Consumer Guide to Duties to Clients

a person sitting on a table

Select the section you’d like to navigate to.

This FAQ explains each duty owed to you by a real estate professional and how that real estate professional must meet those obligations.

When a real estate professional is hired to act on your behalf, whether in the purchase or sale of a property, to rent out a property you own, or even to act on behalf of a strata corporation you are involved with, there are a number of duties that are owed to you by that real estate professional.

What does it mean for a real estate professional to act in my best interest?

Ultimately, it means that a real estate professional must put your interests ahead of any other party to the transaction and must even put your interests ahead of their own. Most of the other duties owed to you also contribute to the obligation of a real estate professional to act in your best interest.

In order to act in your best interest, though, you have a part to play. It is important to talk to your real estate professional often about what is important to you and what your expectations are. By having ongoing conversations, you can ensure that your real estate professional knows exactly what you are looking for and can provide necessary advice to protect you.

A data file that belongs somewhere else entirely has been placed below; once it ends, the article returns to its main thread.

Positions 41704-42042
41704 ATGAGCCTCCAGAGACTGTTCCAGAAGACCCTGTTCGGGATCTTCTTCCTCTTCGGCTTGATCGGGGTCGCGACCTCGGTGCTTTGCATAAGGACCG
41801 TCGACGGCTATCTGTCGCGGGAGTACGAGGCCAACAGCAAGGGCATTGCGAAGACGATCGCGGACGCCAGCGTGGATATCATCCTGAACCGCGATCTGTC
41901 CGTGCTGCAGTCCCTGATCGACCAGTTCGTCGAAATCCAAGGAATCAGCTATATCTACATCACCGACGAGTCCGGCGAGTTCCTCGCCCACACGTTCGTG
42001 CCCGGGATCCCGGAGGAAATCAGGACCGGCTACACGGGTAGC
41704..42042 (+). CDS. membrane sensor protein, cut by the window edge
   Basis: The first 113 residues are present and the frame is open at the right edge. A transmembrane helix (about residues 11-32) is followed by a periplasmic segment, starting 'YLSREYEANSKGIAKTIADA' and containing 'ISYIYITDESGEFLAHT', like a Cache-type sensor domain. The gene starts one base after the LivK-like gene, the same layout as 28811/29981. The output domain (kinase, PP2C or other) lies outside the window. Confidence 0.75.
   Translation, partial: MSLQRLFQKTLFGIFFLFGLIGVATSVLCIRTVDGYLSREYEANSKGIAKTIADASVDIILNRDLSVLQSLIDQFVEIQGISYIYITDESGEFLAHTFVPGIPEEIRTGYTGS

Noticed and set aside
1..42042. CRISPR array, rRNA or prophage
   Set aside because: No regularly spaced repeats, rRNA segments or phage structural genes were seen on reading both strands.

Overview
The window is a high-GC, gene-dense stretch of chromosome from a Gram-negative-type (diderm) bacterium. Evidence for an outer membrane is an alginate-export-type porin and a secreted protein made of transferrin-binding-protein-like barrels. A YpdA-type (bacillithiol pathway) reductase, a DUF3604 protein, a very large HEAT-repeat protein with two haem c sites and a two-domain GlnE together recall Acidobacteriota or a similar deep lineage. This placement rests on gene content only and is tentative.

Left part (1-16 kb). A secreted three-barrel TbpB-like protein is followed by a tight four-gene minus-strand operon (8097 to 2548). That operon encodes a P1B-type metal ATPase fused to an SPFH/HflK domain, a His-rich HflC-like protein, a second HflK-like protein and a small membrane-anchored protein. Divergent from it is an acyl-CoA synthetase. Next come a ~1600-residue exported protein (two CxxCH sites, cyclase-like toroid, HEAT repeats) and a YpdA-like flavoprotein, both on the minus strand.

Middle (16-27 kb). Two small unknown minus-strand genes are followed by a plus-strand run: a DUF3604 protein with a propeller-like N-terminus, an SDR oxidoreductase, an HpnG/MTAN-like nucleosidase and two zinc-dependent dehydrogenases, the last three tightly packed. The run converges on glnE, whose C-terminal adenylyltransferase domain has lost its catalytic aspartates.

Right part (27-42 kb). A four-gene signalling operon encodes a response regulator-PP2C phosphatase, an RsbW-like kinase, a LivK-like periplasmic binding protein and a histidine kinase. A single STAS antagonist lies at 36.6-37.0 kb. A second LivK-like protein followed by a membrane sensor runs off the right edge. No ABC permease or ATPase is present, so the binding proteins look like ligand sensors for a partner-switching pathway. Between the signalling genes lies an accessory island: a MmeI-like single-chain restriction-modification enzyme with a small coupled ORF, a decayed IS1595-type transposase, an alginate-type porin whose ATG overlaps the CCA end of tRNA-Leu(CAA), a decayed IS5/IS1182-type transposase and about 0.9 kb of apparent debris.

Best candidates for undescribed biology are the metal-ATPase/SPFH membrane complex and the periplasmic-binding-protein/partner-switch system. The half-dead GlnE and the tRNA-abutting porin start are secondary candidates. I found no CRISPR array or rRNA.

Acting in your best interest also means that your real estate professional at times may need to refer you to a third-party service provider. For instance, if you are selling an investment property that you have had rented out and you need to know what tax implications there may be, your real estate professional may be able to provide some general information but will also suggest you get independent professional advice from a tax accountant since tax law is mostly likely outside of their area of expertise.

What if my real estate professional encounters a conflict of interest? How is that handled?

Conflicts of interest can arise in many ways. Sometimes your real estate professional may be representing another client that has competing interests with yours (such as representing two buyers who want to buy the same home), or sometimes there are parties on two sides of a transaction who want to be represented by the same real estate professional (called dual agency). Sometimes, your real estate professional may be employed in another industry such as a professional who is in real estate sales and is also a mortgage broker who wants to represent you with both the purchase of a home and getting the financing you need.